New Study Latest Proof That Criticism Aside, Teach for America Works

There's hardly an education initiative that arouses stronger feelings than Teach for America. TFA seeks to address the problem of shortage of quality teachers by putting the country's brightest college graduates in the classroom. Although in the early years of the program its effectiveness was loudly questioned, a number of high profile recent studies show that not only do TFA fellows perform as well as their non-TFA peers, in some subjects – especially math – they perform better.

The tide started to turn for TFA with the release of a randomized Mathematica Policy Research report that compared the performance of TFA graduates with other teachers over the course of the 2001-02 and 2002-03 academic years. According to Dylan Matthews of the Washington Post, TFA fellows showed a marked advantage over other teachers in mathematics and performed at least no worse than traditional peers when it came to teaching reading.

A more in-depth analysis of the same data showed that students of all abilities did better under TFA teachers in math — not only the top performers — proving that the program can make a real difference to students who have traditionally underachieved in the subject.

That consensus was bolstered in a big way Tuesday by the release of a new Mathematica evaluation of both TFA and the Teaching Fellows program, which runs highly selective, city-specific teacher placement programs somewhat akin to TFA but targeted at both kids just out of college and at professionals looking for a career change…

The report, which was sponsored by the Institute of Education Sciences, the research arm of the Department of Education, compares TFA and Teaching Fellow participants teaching secondary math (that is, math at both the middle and high school levels) to their peer teachers, who either came in through traditional routes or through a less selective alternative program.

The Teaching Fellow math teachers were no more or less effective than the comparison group, but the TFA teachers produced gains "equivalent to an additional 2.6 months of school for the average student nationwide."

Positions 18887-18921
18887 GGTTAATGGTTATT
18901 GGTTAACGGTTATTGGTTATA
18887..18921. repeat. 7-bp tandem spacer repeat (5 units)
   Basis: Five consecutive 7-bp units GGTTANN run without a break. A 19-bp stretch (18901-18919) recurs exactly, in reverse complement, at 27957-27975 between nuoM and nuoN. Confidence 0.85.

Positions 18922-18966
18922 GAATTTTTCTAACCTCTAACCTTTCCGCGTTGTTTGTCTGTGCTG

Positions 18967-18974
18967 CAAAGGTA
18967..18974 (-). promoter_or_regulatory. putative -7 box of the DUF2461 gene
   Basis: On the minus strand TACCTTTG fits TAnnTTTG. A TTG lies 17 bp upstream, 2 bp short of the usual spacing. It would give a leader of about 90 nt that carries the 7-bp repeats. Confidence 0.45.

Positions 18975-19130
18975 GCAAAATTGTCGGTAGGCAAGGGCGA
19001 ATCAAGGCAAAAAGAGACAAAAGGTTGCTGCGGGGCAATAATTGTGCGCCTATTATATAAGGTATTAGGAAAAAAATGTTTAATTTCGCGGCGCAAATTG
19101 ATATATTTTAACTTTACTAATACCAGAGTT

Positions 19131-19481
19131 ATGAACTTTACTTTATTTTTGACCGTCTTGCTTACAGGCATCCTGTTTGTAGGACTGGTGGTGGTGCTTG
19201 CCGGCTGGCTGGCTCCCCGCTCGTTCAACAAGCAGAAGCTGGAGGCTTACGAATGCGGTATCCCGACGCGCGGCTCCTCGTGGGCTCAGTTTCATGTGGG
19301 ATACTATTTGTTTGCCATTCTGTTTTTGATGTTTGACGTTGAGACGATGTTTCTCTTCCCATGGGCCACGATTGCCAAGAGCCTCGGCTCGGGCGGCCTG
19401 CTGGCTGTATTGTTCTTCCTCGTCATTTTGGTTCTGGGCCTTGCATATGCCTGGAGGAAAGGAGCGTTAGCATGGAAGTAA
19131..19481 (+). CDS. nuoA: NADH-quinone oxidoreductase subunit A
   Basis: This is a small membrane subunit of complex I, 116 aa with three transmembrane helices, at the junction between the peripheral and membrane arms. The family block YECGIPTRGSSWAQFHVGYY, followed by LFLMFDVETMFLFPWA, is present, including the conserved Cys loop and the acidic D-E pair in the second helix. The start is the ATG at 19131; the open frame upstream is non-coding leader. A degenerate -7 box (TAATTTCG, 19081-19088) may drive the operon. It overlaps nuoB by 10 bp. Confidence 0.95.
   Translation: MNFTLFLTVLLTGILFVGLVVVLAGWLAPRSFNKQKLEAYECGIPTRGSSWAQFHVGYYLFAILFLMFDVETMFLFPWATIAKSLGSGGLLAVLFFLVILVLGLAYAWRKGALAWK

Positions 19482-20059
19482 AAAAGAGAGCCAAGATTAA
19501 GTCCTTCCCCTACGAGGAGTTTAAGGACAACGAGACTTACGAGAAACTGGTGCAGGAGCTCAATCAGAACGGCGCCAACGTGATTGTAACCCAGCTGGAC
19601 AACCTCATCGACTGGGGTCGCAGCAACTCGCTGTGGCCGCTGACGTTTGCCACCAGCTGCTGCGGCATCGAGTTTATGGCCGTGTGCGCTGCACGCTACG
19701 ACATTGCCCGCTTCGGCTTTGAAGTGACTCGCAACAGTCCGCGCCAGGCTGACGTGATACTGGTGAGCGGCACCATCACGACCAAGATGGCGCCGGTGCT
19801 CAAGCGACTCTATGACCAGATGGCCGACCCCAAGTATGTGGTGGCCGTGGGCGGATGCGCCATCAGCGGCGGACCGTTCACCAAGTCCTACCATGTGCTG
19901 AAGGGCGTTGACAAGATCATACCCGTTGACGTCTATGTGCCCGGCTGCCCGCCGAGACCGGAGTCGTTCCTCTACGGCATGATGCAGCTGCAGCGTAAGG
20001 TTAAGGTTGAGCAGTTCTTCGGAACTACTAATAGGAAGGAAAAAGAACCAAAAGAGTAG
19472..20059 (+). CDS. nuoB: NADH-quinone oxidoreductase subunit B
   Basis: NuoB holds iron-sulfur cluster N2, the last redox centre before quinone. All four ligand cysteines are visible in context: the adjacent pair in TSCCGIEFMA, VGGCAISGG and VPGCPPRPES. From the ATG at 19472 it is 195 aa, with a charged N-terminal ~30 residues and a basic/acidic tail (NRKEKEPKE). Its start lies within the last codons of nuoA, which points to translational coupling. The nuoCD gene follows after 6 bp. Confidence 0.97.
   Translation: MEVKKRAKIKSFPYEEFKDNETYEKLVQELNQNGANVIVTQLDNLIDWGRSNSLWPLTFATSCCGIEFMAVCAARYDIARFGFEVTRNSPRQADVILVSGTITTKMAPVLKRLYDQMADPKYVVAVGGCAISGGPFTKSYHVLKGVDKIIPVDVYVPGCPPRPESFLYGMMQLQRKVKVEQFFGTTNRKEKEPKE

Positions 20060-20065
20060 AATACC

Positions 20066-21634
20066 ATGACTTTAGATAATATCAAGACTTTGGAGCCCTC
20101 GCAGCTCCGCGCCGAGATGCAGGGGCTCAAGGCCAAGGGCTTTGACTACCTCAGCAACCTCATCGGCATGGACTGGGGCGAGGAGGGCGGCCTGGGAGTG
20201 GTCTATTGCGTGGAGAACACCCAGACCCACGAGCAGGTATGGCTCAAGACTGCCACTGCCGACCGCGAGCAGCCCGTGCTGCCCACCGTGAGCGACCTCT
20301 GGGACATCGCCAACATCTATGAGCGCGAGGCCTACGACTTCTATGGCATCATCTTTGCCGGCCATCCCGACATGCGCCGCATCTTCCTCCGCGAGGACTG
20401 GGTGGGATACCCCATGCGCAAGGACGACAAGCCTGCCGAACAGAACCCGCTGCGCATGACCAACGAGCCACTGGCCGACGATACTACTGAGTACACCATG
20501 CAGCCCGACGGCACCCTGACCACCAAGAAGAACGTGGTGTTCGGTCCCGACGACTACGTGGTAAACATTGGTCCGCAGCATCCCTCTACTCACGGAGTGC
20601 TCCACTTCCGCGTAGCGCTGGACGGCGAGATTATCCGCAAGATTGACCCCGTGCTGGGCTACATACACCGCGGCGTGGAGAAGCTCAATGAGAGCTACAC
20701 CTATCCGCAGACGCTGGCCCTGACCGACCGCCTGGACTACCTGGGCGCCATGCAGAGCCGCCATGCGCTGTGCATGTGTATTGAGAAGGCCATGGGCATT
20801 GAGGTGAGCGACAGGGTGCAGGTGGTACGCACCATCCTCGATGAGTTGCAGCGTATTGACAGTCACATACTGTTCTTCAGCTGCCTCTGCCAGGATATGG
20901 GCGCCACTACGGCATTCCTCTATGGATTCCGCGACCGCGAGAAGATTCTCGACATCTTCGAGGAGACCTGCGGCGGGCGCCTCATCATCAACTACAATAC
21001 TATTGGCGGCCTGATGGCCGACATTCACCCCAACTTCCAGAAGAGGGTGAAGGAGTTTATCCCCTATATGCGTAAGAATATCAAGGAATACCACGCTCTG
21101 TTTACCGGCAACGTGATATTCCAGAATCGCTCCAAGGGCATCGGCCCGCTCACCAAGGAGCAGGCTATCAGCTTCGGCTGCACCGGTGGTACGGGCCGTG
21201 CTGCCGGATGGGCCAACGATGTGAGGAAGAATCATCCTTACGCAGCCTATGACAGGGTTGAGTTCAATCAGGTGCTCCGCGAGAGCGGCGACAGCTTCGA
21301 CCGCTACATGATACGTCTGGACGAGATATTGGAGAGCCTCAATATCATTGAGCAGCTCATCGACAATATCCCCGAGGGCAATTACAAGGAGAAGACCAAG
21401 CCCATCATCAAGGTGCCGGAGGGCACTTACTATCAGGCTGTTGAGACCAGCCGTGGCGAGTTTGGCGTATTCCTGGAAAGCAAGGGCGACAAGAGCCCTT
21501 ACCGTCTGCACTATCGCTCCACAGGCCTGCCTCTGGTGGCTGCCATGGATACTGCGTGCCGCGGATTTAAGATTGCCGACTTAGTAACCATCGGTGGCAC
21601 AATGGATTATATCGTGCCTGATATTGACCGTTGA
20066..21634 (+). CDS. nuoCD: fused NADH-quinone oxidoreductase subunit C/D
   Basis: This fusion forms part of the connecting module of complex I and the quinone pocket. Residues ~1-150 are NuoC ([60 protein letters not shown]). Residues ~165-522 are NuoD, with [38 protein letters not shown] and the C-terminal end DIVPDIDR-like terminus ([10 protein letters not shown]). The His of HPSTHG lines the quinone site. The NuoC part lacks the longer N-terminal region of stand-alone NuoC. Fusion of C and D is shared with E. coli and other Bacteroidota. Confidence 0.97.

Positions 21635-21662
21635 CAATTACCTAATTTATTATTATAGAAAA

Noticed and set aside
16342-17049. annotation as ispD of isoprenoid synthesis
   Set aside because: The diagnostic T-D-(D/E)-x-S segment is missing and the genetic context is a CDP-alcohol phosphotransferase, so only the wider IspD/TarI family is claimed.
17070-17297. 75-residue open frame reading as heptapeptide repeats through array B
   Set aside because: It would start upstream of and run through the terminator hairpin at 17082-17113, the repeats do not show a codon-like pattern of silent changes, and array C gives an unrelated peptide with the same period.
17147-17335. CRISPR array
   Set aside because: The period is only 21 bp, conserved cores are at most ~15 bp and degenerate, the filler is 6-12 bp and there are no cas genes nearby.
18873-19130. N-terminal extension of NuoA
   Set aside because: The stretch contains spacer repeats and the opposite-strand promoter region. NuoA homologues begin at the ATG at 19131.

This Mathematica study looked at more than 130 teachers instructing nearly 4,600 students in 45 schools in 8 states. Although the sample was a fairly representative cross-section of students and teachers, no charter schools were included because they tended to be smaller and typically only had one teacher teaching any one subject at a single grade-level. Either way, the results were unambiguous. Not only did TFA teachers beat those with full teaching credentials, they also beat those with teaching credentials and years of experience.

Critics could still argue that this could mean TFA teachers are just better at "teaching to the test," rather than teaching real math skills. But as the Mathematica researchers note, this concern is misplaced. "At the middle school level, we measured performance on state math tests, high stakes tests. We knew they were taking them seriously," Clark explains. "But the flip side is that they might have been teaching to the test. At the high school level, since students are assessed at every grade level, we instead administered a test which was subject-specific, for algebra I and algebra II, geometry, and general high school math. The teachers had never seen it before and could not have been teaching to the test, and we also found effects at the high school level." Indeed, the effects at the high school level are stronger than at the middle-school level. If TFA teachers were teaching to the test, they weren't doing a great job of it.

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